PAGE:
This international public art project reflects a broad spectrum of cultural, national, racial and ethnic diversity in America and France today. Created by seven American and seven French artists, these 60-second "spots" are transcultural investigations into national and cultural identity, video messages about political and social shifts at the close of the 20th century. Produced by the American Center, Paris, with the Whitney Museum of American Art and the Public Art Fund.
A Tale of Two Cities
by Nam June Paik and Paul Garrin
Television on speed, Nam June Paik's A Tale of Two Cities is a potpourri of pop personalities, avant-garde antics and international cultural kitsch, where past, present and future collide in the kaleidoscopic, hyper-kinetic, televisually "now."
by Bruce and Norman Yonemoto
Europe's enchantment with American consumer culture is depicted, as well-known European architectural landmarks — the Eiffel Tower, the Acropolis, London Bridge — are reflected in the glossy surface of a 1960's Cadillac convertible, the ultimate symbol of the "golden age" of American consumerism.
by Beth B
A chilling cautionary tale, Amnesia is a stark and uncompromising portrayal of the escalation of xenophobic sentiment in the current neo-conservative climate of both France and the U.S.
by Angela Melitopoulos
With reflected images of classic American myths and ideals Melitopoulos suggests that many cultural assumptions, reinforced by mass media, are obsolete, and that notions of geopolitics must be revised.
by Nil Yalter
Yalter purposefully intercuts images of herself (a woman of Turkish descent) with a succession of modern Arab women protesting in the streets. With an evocative soundtrack of women's voices, this arresting collage of visuals and spoken text conveys the multicultural aspect of today's Europe.
Europe Feed Back Day
by Patrick de Geetere and Cathy Wagner
The artists adopt the insidious techniques of advertising to question the manipulative power, global profusion and destructive values of commercial messages.
Fire! The Memory
by Pierre Lobstein
Recreated images of the conquest of the Americas serve as the backdrop for this stinging indictment of European annexation.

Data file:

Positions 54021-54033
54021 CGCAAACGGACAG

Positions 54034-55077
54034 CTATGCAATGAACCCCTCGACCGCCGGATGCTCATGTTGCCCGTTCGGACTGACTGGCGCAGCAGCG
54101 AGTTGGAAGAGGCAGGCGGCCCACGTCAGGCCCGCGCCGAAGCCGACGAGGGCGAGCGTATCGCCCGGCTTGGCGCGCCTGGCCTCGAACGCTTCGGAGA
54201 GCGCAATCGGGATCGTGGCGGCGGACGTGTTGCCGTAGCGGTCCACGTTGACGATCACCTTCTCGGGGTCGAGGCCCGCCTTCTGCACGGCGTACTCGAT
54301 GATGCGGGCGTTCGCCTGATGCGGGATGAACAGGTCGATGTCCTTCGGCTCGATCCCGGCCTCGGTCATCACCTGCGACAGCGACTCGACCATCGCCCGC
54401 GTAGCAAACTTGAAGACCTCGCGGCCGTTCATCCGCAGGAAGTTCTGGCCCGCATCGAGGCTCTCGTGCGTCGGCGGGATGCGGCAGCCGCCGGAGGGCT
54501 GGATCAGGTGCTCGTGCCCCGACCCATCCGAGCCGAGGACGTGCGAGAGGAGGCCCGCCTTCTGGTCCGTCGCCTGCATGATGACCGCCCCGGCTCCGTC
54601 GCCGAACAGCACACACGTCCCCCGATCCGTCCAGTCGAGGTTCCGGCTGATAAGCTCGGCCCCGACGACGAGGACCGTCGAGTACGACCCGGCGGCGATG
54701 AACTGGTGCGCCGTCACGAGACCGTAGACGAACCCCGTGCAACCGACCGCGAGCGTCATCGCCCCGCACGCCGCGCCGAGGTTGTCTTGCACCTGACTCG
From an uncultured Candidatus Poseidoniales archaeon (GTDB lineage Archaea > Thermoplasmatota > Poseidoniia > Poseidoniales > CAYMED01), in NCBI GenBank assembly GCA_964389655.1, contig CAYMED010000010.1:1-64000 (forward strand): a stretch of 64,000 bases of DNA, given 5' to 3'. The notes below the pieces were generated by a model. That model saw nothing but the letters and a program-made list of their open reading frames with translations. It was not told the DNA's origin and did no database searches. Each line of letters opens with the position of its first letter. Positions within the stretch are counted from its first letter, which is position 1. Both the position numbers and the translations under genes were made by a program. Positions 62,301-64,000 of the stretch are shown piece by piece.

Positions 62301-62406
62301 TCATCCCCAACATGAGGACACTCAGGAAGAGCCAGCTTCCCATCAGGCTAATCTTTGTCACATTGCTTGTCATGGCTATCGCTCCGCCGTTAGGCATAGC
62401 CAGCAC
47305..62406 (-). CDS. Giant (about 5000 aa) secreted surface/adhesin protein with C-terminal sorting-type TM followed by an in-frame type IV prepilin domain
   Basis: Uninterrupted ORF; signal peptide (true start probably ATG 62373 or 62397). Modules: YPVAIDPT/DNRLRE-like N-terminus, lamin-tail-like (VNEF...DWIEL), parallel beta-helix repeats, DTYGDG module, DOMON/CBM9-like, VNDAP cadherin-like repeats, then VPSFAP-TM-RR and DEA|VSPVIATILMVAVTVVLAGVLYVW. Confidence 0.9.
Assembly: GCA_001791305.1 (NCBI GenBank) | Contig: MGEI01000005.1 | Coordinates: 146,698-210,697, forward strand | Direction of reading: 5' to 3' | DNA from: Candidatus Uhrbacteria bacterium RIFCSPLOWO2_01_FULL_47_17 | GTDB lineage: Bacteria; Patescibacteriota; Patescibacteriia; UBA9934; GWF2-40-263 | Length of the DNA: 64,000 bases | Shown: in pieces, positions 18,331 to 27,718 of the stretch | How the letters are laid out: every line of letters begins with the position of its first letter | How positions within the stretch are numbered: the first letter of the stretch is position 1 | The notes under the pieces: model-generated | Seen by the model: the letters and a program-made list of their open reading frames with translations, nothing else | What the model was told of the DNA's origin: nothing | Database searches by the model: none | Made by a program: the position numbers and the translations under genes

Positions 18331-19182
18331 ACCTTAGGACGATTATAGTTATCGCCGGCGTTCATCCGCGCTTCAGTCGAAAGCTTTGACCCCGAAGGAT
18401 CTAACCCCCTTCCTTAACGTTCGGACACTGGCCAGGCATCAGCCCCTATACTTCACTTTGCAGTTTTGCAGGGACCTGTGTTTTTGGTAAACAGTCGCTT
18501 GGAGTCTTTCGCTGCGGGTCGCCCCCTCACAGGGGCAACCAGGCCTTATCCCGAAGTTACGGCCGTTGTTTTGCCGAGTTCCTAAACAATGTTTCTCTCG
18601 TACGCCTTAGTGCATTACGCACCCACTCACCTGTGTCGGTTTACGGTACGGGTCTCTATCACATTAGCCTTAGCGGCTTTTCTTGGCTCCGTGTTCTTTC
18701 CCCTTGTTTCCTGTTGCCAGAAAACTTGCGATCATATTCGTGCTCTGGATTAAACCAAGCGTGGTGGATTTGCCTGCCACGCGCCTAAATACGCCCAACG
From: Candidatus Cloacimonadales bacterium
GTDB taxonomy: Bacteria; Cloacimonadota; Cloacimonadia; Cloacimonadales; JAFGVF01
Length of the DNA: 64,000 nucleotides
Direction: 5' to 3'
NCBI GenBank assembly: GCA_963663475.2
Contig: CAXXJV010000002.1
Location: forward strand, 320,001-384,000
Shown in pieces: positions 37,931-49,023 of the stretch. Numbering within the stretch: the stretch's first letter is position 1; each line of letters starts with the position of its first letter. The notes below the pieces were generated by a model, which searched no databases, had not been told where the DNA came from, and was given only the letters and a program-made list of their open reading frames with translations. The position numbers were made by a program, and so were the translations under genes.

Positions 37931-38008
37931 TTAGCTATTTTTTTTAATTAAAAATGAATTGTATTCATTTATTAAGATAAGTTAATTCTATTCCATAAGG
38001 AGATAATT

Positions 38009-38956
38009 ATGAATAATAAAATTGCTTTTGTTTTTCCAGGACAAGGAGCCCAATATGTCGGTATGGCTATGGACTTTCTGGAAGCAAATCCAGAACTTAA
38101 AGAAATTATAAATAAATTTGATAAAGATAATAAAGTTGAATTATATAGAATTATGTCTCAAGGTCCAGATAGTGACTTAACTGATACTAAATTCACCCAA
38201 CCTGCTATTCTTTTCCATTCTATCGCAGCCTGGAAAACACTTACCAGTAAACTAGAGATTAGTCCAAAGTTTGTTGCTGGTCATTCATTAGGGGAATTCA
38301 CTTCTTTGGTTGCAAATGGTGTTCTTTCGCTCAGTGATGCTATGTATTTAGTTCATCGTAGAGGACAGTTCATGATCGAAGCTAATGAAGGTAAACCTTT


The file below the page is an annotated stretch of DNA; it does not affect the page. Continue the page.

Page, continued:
Happy New Order
by Canal Dechaine
With computer artist Olivia Tele Clavel, Dechaine reworks archetypal images from recent American history depicting moments in the fight for human dignity — of protest, resistance and displays of pride and outrage.
Jamais l'un sans l'autre (Never one without the other)
by Benoit Carre
Carre describes this piece as "... an attempt to show how technology intervenes in all of our physical and social relationships."
by Tom Kalin
This highly stylized and deftly edited provocation features a cast of performers, diverse in national origin, who recite a litany of statements meant to challenge viewers' secure notions of national identity. Kalin asserts that bodies are very real battlegrounds, territories that are contested and controlled by the same political forces that determine borders or set national policies.
by Philip Mallory Jones
This poetic meditation on the cultures of the African diaspora is a richly visualized collage of sounds and images derived from African cosmology, tracing the long historical struggle to define a trans-cultural African race.
by Dara Birnbaum
Birnbaum swiftly traces the geopolitical history of the U.S and then France, charting their constant reconfigurations across maps rendered malleable through special effects. A densely layered soundtrack guides the viewer through this "anti-terrain," in which boundaries are arbitrary and national identities unstable.
Two Faces of One Room
by Victor Masayesva, Jr.
Two sacred architectural structures of two dissimilar cultures — the kiva of the Native American and the cathedral of Western Europe — are juxtaposed to contemplate their cultural and spiritual differences.
by Michel Chion
Using the text of a brief poem by Goethe and the music of Franz Schubert, Chion asserts that the impulse to create poetry and beauty is a link between cultures.